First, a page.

What you can’t change, don’t measure

How many times have you heard the phrase thrown at you by anyone and their guru? No I am not asking you to keep a measure (count) of that. Whether it was a consulting firm or someone doing time and motion study that popularized it, I don’t know its origins. This statement has become a standard quip by someone, usually someone in power and position with nice title, trying to sound data driven. What that has led to is a world where we collect anything and everything that moves – from measuring sleep pattern with wearable fitness device to up to the minute update of sales pipeline.
We now have a new product positioning for this craze – Fitbit for xyz, named after the wearable pedometer that tracks the number of steps you take and the number of minutes you stay restless in your sleep. With a gauge for everything, collecting data all the time, the craziness has led to utter madness – Big Data.

So I urge you, before you put on a Fitbit on your wrist or Fitbit for customer experience, to stop and ask a few basic questions:

  1. Can I change what I seek to measure?
  2. Even if I can change, can I change it at the same cadence I seek to measure it?
  3. If I can change, fast enough, will the change have meaningful impact on the true measures of business performance? Sure you can change the number of retweets, blog mentions, video views, “how likely to recommend on 0 to 10”, etc., but does it matter to revenue, marketing ROI, pricing effectiveness and profit?
  4. Can I measure it cheaper than the effect of change?
  5. Even if the answer is yes to the questions above you need to ask – what other metric I could be collecting with my limited resources?

What do you measure? I hope the answer is, “I measure what I can change to make meaningful positive impact on my business objectives”.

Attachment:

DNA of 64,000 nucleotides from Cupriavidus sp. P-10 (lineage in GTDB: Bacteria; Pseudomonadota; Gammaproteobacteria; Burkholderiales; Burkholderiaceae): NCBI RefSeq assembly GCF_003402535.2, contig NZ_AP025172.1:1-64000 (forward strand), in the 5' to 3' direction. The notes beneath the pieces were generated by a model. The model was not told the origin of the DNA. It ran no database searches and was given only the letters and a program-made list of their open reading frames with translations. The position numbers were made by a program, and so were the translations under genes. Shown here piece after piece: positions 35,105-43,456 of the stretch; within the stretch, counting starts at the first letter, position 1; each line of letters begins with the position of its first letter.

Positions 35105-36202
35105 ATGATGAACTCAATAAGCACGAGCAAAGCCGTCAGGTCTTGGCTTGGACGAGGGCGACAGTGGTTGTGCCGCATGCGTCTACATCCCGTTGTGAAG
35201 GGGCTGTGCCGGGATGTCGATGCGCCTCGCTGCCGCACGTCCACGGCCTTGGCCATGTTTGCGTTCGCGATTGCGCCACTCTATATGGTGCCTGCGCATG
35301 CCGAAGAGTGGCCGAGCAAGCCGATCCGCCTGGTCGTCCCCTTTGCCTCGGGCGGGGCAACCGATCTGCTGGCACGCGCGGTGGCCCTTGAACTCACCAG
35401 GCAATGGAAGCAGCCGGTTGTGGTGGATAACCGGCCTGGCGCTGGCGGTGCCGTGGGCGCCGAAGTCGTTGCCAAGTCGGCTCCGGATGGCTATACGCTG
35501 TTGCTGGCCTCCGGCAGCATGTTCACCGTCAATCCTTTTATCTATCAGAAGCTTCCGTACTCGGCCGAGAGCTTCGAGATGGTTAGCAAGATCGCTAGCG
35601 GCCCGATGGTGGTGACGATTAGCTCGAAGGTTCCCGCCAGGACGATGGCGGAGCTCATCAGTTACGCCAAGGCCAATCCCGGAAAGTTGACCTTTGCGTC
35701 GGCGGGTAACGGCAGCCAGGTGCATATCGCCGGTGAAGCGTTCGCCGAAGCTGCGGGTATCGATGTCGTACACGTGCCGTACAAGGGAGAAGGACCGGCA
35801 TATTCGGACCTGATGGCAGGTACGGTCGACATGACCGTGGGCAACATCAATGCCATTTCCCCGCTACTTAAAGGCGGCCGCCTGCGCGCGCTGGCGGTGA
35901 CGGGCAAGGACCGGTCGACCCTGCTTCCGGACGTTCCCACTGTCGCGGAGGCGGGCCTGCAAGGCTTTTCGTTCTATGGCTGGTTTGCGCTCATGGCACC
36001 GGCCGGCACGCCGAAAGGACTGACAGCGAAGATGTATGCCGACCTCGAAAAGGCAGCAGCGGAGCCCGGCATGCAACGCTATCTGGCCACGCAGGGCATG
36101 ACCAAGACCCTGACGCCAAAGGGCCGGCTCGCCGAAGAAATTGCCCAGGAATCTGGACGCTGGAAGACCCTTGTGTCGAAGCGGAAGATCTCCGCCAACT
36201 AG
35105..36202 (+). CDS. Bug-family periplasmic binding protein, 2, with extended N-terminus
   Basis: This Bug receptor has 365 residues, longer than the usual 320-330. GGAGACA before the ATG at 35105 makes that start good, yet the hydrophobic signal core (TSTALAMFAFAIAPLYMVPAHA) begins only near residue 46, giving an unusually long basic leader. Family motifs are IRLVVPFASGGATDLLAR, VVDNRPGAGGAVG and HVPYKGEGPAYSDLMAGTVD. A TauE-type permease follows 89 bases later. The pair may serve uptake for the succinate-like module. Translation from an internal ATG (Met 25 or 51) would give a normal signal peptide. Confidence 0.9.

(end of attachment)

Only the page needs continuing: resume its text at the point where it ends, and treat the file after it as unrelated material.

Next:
What you can’t change, don’t measure.

2 thoughts on “What you can’t change, don’t measure

  1. Dan
    In all the situations you list I can see an implicit decision you are trying to change. That decision justifies measurement. Thanks for adding a very valid perspective.


  2. Rags–I enjoy your posts. You have some unique perspectives.

    There is an interesting conundrum with change and measurement. We are taught to measure only results. However, in nearly all change situations, whether it is exercising our bodies or improving profits, the results get worse before they get better. For example, we incur extra costs in the process of lowering the cost structure so that we can improve profits down the road. If we measure only results, we may abandon the effort too soon.

    In addition to results, we often have to measure activities to a) ensure we are on the path to change, and b) give the changes time to create positive results. Unfortunately, at the start of the process, there is not always a clear linkage between the activities that we engage in and the results we want. We have to learn as we go. Therefore it is often wise to treat the process as an experiment, measure too many things, and learn which are important in this situation so we will have a better database for the future.

    Best regards,


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